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How to Reduce Your Company's Printing Costs

by Clarke Blacker, Prepress Manager

No one can afford to waste money, especially now. Do not despair, it is easy to reduce your company's printing costs with just a little knowledge and a bit of preparation on your part.

Like all manufacturing processes, printing costs contain a small percentage of waste which is a normal and is a relatively small part of the cost of manufacturing. This is an accepted part of the cost of manufacturing and is figured into the original estimate. These cannot realistically be avoided but with effort they can be kept to an absolute minimum. However, for a variety of reasons many projects still may go over their estimated budget and someone must then absorb these extra costs.

Unfortunately, it is usually the customer who is responsible for the changes that have resulted in these cost overruns. To be absolutely frank, these extra costs in the past have often absorbed by the printer with only a portion ever getting passed on to the customer or print buyer. All businesses are tightening up their processes and printers are less likely to continue to absorb these costs in the future.

Most cost overruns are simply the result of incomplete preparation in advance of putting a project into production. Knowing this, the solution is very straightforward: better preparation is the key. Let's now examine the three major causes of cost overruns.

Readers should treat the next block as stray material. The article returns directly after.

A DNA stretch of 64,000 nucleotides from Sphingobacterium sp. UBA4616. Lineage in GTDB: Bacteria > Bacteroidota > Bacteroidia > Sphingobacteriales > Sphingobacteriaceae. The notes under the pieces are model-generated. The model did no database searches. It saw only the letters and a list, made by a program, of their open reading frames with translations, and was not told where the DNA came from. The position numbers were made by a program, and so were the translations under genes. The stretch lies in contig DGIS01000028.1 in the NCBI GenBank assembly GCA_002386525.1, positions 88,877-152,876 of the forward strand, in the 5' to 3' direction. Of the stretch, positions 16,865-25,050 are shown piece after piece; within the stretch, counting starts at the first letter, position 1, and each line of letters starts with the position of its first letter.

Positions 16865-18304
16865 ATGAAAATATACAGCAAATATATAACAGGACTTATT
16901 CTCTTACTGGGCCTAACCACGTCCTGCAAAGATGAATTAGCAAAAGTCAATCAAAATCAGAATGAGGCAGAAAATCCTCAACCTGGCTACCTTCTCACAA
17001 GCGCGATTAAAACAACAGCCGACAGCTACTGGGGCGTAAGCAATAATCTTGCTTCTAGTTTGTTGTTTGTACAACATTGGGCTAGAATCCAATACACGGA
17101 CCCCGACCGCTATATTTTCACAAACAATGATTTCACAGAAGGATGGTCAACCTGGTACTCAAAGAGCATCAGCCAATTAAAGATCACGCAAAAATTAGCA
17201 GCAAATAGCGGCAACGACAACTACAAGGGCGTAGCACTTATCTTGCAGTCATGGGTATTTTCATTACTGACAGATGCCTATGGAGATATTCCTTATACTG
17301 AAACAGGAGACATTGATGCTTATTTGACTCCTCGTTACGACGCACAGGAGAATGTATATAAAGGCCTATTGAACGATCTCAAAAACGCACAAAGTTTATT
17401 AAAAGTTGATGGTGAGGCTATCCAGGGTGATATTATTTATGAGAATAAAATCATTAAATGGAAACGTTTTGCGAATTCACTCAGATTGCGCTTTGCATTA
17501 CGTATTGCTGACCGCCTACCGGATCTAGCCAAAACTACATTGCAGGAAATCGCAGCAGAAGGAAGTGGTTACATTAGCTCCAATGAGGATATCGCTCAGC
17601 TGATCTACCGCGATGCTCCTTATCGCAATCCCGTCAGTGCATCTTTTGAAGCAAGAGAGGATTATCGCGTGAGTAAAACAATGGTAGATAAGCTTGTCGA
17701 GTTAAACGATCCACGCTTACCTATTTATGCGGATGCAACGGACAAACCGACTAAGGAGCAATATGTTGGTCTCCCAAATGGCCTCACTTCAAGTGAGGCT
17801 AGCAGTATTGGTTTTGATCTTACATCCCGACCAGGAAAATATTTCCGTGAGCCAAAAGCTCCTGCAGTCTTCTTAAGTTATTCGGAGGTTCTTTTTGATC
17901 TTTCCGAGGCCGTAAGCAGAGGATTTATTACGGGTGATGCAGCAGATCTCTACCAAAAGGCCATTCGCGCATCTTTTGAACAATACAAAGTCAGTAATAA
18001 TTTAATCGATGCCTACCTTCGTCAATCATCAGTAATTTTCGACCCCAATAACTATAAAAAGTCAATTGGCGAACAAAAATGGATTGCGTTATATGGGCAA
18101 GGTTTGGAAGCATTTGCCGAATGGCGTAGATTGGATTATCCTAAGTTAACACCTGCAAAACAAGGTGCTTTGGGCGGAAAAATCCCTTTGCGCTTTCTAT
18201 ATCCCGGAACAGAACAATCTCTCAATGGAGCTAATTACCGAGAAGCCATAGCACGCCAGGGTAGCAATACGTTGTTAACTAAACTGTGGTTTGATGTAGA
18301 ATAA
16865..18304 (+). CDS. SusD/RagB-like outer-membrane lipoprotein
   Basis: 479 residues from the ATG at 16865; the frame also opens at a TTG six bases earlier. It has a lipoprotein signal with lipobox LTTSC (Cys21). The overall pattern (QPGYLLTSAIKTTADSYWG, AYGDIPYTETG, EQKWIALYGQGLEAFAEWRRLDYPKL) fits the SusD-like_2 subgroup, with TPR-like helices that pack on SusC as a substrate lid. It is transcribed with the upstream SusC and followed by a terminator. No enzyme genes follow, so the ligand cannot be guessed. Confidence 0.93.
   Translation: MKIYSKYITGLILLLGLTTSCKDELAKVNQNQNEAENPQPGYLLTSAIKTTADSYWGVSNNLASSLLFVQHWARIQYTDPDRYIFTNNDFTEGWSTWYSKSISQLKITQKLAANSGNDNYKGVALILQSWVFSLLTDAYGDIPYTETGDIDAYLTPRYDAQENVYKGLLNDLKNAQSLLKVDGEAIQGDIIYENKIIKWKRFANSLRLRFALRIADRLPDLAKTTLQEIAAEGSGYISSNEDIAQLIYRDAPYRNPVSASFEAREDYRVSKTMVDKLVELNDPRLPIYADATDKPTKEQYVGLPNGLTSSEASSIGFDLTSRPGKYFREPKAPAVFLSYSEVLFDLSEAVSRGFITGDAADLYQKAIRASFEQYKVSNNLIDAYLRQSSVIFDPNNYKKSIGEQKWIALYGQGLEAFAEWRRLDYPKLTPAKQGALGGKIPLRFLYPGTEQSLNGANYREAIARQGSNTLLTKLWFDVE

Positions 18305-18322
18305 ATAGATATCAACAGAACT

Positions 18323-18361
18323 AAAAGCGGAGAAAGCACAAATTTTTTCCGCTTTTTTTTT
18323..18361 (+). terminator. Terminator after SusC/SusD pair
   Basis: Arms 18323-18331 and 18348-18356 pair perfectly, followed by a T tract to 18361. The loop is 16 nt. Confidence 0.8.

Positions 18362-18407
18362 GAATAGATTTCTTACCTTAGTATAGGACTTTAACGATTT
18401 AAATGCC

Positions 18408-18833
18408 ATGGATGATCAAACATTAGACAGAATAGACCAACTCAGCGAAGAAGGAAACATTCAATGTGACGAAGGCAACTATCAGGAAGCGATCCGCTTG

Incorrect Job Specifications

The first cause of project cost overruns happens when submitted jobs do not match the quote specifications. It should go without saying that a price quote that you receive as a printing project estimate is only as good as the specifications that you have provided for that estimate. The price quoted is based upon the information that is given to the print provider in advance of the job being submitted. This means that the print buyer must be properly trained and they are comfortable discussing and determining print project specifications.

For that quote to be valid all this information needs to be correct. That means that the page size, quantity, stock, delivery date, and any other relevant factors must be accurate. If details such as the page count or the final size are changed between the time the project was quoted and when the files are submitted then it stands to reason that the quote is no longer valid and the project may go over budget.

If you are uncertain or are uncomfortable with any aspect of the specification or file production process you will find that your best asset is your relationship with your print provider. They will be happy to help you with anything that you need to make your project run smoothly. It is in your best interest to develop a long term relationship of trust with your print provider. They are in the best position to help you to reduce your print project costs.